Making Public Administration Research Accessible to the Practitioner

Despite the warnings of Donald Trump and Ben Carson, I went ahead and got a flu shot yesterday. Thus far the only side effect is a reduced likelihood of contracting the flu. Though, when I looked in the mirror this morning I noticed I am balding, so maybe it was the flu shot. I might Google it and find out. After all, research in the Internet age seems to consist of searching the Internet for anecdotes that support your conclusion. I’ve had many discussions with otherwise intelligent rational people that include the phrase, “you just have not seen the research I’ve had, I’ll send you the links.” Yeah…why don’t you not do that.

I tend to be pretty harsh in my thinking about the position of the anti-vaccine folks, and the positions of others who make claims about food safety etc. that really are not supported by science. However, if I am honest, I must admit that policy-makers and interest groups participate in pseudo-science all the time. Education, for example, is an area where anecdotes are constantly used as evidence to support reform efforts shown to have little impact on academic achievement. Perhaps it is just human nature to be moved more by a personal story rather than a set of regression results.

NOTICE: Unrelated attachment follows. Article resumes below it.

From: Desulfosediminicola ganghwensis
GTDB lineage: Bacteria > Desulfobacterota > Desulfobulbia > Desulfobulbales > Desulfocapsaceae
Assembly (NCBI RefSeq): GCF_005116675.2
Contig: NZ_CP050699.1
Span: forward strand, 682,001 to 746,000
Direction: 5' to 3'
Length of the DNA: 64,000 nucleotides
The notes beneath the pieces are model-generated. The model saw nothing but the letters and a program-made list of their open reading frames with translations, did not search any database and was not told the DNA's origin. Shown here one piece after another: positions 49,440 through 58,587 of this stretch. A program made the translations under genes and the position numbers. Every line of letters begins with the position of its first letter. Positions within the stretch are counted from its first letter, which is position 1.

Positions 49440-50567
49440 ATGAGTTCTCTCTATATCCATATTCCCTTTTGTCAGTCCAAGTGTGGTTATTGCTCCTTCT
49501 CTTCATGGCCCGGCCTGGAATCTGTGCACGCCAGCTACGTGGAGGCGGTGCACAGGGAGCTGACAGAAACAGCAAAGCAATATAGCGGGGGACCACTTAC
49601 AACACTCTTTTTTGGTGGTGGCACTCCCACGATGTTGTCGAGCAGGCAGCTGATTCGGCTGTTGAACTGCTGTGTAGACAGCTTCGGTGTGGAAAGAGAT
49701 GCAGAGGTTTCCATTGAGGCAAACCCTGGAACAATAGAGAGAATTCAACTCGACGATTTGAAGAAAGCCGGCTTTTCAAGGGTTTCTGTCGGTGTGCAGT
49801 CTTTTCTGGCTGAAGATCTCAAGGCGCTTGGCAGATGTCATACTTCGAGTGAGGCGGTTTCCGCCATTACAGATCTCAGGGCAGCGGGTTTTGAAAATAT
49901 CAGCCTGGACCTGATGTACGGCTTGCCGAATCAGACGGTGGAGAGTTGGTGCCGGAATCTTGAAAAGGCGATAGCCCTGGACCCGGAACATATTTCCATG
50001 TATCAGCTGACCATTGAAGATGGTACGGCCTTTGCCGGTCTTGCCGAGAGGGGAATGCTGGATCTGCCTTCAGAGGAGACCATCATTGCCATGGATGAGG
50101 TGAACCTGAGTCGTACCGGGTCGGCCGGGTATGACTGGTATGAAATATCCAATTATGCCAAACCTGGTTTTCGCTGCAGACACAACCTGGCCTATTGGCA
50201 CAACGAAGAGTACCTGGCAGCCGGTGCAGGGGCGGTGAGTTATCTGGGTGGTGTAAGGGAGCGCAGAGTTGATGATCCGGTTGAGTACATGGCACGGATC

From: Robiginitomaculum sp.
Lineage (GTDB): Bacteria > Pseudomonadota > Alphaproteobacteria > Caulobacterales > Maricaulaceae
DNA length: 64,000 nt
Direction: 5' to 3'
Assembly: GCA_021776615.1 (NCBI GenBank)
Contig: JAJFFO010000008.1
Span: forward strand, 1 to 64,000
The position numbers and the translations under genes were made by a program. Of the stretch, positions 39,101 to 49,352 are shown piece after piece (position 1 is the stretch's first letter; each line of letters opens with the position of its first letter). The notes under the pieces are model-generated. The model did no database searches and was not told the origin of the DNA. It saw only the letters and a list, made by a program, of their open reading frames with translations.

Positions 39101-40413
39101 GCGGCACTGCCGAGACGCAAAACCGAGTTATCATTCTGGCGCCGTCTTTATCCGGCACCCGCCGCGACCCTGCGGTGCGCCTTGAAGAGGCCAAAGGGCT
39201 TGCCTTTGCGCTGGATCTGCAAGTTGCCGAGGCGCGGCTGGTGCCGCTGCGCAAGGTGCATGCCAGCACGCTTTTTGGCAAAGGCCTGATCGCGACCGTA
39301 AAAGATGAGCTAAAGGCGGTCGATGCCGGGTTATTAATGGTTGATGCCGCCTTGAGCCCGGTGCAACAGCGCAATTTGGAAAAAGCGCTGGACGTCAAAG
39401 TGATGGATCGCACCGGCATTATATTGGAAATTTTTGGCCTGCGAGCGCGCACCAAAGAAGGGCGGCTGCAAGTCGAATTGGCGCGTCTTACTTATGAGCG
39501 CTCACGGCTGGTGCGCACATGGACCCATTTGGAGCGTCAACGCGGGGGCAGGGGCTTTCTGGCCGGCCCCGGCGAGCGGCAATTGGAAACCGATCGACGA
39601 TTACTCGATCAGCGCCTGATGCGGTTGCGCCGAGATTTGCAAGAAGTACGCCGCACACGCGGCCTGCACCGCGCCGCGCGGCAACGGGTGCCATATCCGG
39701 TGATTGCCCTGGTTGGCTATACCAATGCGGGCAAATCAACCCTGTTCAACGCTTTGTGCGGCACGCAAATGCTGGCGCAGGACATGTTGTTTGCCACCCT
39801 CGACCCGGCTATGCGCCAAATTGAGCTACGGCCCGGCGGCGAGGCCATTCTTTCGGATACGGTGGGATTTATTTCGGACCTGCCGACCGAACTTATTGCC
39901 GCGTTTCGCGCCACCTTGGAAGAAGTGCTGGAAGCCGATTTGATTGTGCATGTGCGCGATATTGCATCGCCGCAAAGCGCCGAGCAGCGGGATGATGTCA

I also think it is a side effect of researchers too often being obsessed with the wrong questions or methods. This struck me earlier this week while giving a lecture on theories of public policy making. Many of the theories, which are tested over and over, just do not reflect the actual public policy making process experienced by the practitioner. It does not mean the theories are useless or bad, just that there is a missing step where we, as social scientists, needs to connect our questioning to reality.

How can we do this? One method is the oft-maligned case study. Though often judged harshly during the peer-review process for not being generalizable, they are invaluable in illustrating how a theory applies to reality. Another method is survey research. There is a move in public administration away from certain types of survey research due to the real problem of common-source bias, and the measurement issues created when humans are asked to give their perceptions. But we need these perceptions. Lest we forget public administration is a practical science where human nature, with all of its volatility and inconsistency, is as important a variable as anything that can be measured directly. Yes, understanding phenomena in public administration would be easier without having to worry about the human element, but that human element is, in my opinion, the most important factor in the field. Sometimes a messy, imperfect but relevant piece of research is superior to a methodologically perfect piece of research completely detached from and useless to the practitioner in the field.

My point here is, the problem of policy-making by anecdote rather than evidence can be addressed by refocusing social science research (in public administration and other relevant fields) to ensure it is applicable and accessible to practitioners. We need to give them something they can use, and include them in the process. It is not fair to complain about the lack of evidence-based policy making and implementation without providing accessible evidence.

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